Graphical Postgres, if you do not want a graphical Postgres, you are on your own!

brew install --cask postgres-unofficial

After you've completed these install steps, launch the and Initialize the server. You are ready to run at this point.


Finally, you can run the following command to start the service: cd into the directory where you cloned and run:


Now you can visit localhost:4000 from your browser. As a first task, dig into the script to see the script steps it runs to install dependencies and start up the server. You won't need to rebuild all of these steps for every type of change, so figuring out which steps you need to run for your changes will speed up your dev feedback loop.


Note: In order to connect with HTTPS, you will need to add the generated self-signed certificate to your trusted store.

To do this on Windows, find the priv/cert/selfsigned.pem file that was generated earlier. In WSL2, you can navigate to your WSL2 machine via \\wsl$ in Windows Explorer.

Copy the selfsigned.pem file to your Windows machine and change the file extension from .pem to .crt.

Double click the .crt file and select "Install Certificate...".

Choose "Current User" for Store Location and press "Next".

Select "Place all certificates in the following store" and press the "Browse..." button.

Select "Trusted Root Certification Authorities" and press "OK".

Press "Next" and finish the Certificate Import Wizard. When prompted to trust the certificate, press "Okay".

Now you can visit your local Glimesh dev instance via HTTPS at localhost:4001!

Docker can also be set up for development use only using docker-compose.

To do so, run the following commands from the GitHub repository:

docker-compose up

Then you can visit the site at: http://localhost:4000

To run tests you can start a docker instance and run tests on them by doing the following

docker-compose run app bash
app> mix test
Customizing your local environment

You can create a config/local.exs config file to change any local settings to make development easier. This file is ignored from git, so you don't have to worry about committing any secrets.

import Config

config :glimesh, GlimeshWeb.Endpoint, url: [host: "", port: 443]


Most of the core code behind the project is located is clear directories, grouped with other similar code. Here are a couple of the directories you'll frequently be working with:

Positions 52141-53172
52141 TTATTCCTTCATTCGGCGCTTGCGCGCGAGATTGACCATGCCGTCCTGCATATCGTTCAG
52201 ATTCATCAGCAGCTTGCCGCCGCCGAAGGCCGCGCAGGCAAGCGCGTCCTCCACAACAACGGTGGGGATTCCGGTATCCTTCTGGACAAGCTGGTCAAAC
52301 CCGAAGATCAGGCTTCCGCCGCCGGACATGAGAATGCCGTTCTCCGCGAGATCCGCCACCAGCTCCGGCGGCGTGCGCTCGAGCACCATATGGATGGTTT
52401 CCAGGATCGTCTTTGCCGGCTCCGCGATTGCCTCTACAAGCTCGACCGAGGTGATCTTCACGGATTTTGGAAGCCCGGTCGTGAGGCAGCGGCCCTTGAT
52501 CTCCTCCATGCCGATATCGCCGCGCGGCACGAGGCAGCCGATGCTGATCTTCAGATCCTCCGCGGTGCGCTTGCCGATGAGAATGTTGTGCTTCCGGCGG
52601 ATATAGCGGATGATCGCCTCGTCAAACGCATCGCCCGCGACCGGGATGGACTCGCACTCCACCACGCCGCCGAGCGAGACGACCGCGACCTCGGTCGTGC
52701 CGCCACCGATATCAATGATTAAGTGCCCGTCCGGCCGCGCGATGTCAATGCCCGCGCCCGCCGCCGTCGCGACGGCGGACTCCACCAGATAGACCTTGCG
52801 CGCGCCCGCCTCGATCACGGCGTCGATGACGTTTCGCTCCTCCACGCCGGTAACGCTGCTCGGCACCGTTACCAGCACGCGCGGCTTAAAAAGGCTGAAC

Directory Frontend Backend Description

assets/css ✅

SCSS directory for all of our styles, using Bootstrap 4.5

assets/js ✅

Our simple JavaScript hooks. Generally triggered directly from a LiveView based on an action. We strive to keep the JavaScript minimal

lib/glimesh_web/{live, templates} ✅

Phoenix LiveView's and regular controller based views (called templates in Phoenix)


✅ Core Elixir domain logic & DB interactions

lib/glimesh_web/{live, controllers}

✅ Phoenix LiveView's and regular controllers


✅ Ecto migrations for the Postgres database

test ✅ ✅ All testing, both functional and integrated using ExUnit


✅ Configuration for local, testing, and production releases

Modifying Code

All code inside any known directory is automatically watched for changes and triggers the appropriate build. Some frontend code and live views will automatically refresh your browser, but for more complex domain logic you may be required to refresh your browser.

Running Static Code Analysis

Before submitting a pull request, be sure to run Credo which will run a static code analysis over the entire project.

mix code_quality

  1. Fork it!
  2. Create your feature branch (git checkout -b feature/my-new-feature)
  3. Commit your changes (git commit -am 'Add some feature')
  4. Push to the branch (git push origin feature/my-new-feature)
  5. Create new Pull Request


Glimesh includes a comprehensive and very fast test suite, so you should be encouraged to run tests as frequently as possible.

mix test

Any broken tests will be called out with the file and line number. If you are working on a single test, or a single test file you can easily specify a smaller test sample with:

mix test test/glimesh/your_test.exs

Or specifying a specific line

mix test test/glimesh/your_test.exs:15


If you need help with anything, please feel free to open a GitHub Issue.

Security Policy

Our security policy can be found in

License is licensed under the MIT License.